4. Hi Shannon. I love to follow your journey in gardening as I am on a similar journey. One huge difference is that I live in the Arctic part of Norway. The last bit of snow melted from my garden yesterday. One of my favourite moments is when the snowdrops and crocus appears from under the snow one day, and blooms the next. The spring arrives late, but it explodes when it finally does arrive.

    My mother and I sow summer flowers each year as she has a small greenhouse. We sow in abundance! So in the short summer months the garden is full of both yearly flowers but also plants that come every year.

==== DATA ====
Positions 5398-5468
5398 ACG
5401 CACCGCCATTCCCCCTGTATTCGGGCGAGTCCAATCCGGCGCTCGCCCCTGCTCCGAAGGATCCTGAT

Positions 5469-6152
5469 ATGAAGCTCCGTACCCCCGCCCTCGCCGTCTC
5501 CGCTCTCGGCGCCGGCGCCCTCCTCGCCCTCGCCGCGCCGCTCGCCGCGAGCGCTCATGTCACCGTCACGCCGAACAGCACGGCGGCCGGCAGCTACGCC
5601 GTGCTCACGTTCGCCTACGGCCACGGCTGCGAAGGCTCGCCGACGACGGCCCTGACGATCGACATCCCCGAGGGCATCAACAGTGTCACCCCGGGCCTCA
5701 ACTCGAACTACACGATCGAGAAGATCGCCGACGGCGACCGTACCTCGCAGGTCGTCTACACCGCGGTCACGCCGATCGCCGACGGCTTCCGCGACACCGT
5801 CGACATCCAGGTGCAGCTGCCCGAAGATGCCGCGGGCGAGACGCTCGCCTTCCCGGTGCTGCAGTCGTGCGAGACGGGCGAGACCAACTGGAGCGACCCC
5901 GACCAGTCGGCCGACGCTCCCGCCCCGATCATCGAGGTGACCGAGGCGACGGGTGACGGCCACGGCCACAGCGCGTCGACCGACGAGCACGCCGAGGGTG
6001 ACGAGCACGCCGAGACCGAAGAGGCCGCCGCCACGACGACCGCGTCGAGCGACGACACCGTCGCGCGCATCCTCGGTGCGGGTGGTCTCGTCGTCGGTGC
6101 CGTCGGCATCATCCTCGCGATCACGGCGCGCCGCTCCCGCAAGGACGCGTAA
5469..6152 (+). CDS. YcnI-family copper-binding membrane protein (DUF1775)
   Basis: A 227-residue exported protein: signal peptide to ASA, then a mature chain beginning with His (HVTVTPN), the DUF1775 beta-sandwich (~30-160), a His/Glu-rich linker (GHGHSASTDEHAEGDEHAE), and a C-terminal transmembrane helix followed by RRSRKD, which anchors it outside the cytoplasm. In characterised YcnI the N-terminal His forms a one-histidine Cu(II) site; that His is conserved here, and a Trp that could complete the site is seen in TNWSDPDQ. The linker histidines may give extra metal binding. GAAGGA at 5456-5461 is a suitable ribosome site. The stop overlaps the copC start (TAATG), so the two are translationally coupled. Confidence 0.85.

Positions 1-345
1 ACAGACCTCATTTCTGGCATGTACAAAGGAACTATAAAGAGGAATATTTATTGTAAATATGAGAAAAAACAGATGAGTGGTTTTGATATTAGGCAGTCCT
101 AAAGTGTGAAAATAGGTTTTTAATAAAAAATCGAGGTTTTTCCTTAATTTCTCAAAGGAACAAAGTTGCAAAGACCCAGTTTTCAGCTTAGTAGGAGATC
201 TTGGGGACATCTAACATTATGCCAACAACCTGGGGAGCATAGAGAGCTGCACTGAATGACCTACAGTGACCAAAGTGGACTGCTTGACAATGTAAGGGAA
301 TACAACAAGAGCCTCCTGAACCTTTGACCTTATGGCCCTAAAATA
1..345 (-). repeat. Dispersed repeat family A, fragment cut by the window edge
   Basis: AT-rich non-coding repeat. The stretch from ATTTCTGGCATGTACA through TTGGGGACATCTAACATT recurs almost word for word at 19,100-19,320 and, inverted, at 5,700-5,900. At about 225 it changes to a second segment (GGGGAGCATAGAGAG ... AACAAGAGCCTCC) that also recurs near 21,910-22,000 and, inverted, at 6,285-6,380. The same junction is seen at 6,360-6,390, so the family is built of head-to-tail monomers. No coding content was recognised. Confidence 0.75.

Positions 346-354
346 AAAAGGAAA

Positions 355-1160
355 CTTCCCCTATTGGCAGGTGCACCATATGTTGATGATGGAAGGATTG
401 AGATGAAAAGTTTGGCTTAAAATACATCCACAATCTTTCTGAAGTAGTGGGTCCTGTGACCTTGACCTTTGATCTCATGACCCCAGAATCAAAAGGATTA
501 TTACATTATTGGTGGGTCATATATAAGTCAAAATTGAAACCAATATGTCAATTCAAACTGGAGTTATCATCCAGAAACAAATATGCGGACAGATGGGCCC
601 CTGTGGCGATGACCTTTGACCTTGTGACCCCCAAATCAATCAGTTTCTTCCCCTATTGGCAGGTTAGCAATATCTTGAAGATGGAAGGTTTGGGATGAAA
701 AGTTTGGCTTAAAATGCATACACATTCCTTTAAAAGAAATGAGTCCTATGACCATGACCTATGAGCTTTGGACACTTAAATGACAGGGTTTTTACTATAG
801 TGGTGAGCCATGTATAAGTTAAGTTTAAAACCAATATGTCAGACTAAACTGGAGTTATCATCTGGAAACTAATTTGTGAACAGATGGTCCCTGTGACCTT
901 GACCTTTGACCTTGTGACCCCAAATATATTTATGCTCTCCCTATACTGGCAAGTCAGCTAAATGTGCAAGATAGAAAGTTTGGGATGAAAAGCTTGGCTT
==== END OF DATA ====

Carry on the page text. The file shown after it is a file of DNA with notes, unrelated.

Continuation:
I find it a bit difficult to follow shows like Gardeners World and to read gardening magazines because our spring arrives so late, the summer is so short, and the climate is so harsh here. I can never have a garden like they show. But I do love my own and spending time in it and watch it evolves with my caring.

    Wishing you a wonderful weekend!
    Cheers, Marte

    1. Marte, sounds like you have found a wonderful gardening rhythm that works splendidly, and to have a greenhouse! How perfect for living where you do! Wishing you a happy start to your spring gardening season. 😌